She studied at home while her friends went to high school and her mom went to work. The stories they told her reassured her that the choice to homeschool was the right one. It was not always easy to be motivated when she was home alone, but she hated the feeling of doing nothing. She felt like she had to do something. She had to learn. She enrolled for distance education and moved painfully from course to course. Had it not been for studying at home, however, she might not have been able to have the same kind of focus on the arts as she did. She wrote excessively –chapters of her novel, poetry, or words to accompany music she had created on the piano. Photography was an interest she became passionate about too. For years she did not know which direction to go in – writing, music, or photography. Somehow she could not do all three to the extent she wished she could.

Not Back To School Camp in Oregon was where she met people who either affiliated themselves with, or were un/home-schoolers like herself. Going somewhere alone like that was completely out of her comfort zone but somehow she got the courage to go. She made numerous friends, learned about different ways of life, and at the end of each yearly one-week-long session she attended, she went home with self-confidence and inspiration. Leaving was always so hard, not only because it was difficult to say goodbye to her friends, but because people in real life were not as happy, friendly, safe, supportive, accepting, loving or randomly-huggable as NBTSCers.

That’s where she met D, where she stayed up until 5 in the morning talking to him almost every single night. D was her first kiss. D was her first real love. D was her first. Perhaps to continue on with the tradition, D was also the first to break her heart, which still sounds like an understatement to her. To this day he has no idea what kind of damage he caused, but she won’t ever tell him and she won’t ever let him back into her life.

It was because of her deeply religious, Seventh Day Adventist boyfriend who had temporarily moved in with her for four months when he left home, that she discovered a new love. It was a love, not for this boy, but for arguing, especially with creationists. It was a love for standing up for what she believed in and backing it up with facts and strong arguments. It was around this time during which skepticism, rationality, reason and logic were becoming her passions. Soon, a blog was born. She studied the bible - her boyfriend’s bible. She refuted each and every passage she could and every one of the claims made by her distance education peers, and she did so with sweat on her brow, heart beating fast, a smile on her face, and, of course, concrete evidence. Without even realizing it, she often blogged creative nonfiction. It was more than incoherent ramblings of a teenager. It was coherent. It was well written. It was entertaining and thought-provoking.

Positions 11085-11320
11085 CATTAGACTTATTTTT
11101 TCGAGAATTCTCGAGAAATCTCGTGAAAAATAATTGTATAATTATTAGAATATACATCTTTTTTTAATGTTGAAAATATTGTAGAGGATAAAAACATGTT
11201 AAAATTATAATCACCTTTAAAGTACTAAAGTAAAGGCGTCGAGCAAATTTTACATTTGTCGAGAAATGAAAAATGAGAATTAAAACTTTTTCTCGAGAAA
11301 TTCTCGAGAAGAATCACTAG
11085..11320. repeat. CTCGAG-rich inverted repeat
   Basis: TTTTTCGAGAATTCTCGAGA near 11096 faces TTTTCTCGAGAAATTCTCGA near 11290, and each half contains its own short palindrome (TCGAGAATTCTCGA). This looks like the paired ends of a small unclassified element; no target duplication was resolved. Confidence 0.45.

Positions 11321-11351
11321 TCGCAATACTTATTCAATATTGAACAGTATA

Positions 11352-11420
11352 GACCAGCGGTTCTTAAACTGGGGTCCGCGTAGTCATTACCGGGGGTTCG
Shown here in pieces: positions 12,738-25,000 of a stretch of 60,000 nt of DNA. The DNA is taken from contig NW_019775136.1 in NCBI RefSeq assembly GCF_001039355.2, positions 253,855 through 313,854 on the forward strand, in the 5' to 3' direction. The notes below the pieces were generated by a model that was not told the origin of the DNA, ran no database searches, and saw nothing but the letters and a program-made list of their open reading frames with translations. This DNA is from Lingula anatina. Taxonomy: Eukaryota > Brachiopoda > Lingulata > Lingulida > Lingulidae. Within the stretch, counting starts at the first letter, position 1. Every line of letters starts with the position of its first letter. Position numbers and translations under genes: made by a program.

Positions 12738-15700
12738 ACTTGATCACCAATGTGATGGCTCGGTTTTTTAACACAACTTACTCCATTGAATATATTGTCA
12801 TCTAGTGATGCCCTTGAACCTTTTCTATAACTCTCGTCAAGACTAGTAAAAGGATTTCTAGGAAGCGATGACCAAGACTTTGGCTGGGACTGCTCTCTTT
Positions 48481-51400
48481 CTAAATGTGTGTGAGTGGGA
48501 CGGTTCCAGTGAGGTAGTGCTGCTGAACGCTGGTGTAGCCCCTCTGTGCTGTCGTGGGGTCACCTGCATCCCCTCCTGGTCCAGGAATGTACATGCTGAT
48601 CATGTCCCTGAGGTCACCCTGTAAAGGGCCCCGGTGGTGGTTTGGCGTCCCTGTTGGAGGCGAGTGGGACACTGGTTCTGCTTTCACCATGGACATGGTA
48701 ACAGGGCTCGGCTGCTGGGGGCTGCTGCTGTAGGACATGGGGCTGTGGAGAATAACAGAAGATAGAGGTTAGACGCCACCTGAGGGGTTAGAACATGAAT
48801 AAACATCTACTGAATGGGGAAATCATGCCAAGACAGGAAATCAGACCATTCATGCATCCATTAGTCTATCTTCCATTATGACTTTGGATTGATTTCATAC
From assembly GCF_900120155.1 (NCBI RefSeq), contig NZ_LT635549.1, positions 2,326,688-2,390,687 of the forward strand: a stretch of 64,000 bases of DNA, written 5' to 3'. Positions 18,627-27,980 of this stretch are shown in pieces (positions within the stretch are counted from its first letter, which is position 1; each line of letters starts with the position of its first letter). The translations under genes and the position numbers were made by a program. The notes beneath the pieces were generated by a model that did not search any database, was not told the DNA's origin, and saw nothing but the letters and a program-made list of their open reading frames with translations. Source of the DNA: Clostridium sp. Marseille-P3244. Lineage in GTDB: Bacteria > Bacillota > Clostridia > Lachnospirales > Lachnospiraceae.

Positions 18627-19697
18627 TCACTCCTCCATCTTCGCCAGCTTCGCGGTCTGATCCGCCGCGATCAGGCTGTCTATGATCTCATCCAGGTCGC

Finally, she decided on a career path. She would be a writer. She’s good at it, but knowing this makes her afraid that she might get cocky about it one day. Two of her artist friends are great at what they do, but they never let a person forget it. She can’t stand that. She knows it’s probably what will get them ahead in life, but she would rather write for months on end without anybody knowing about it than step on other people to lift herself up from the crowd. That's how she knew this was the right career for her. Even without support, a computer, or readers, she would still write. During the zombie apocalypse, she would still write. If an alien invasion occurred, she would still write. She would not go gently into that good night without a pen in one hand and a pad in the other. With these tools, she would rage, rage against the dying of the light.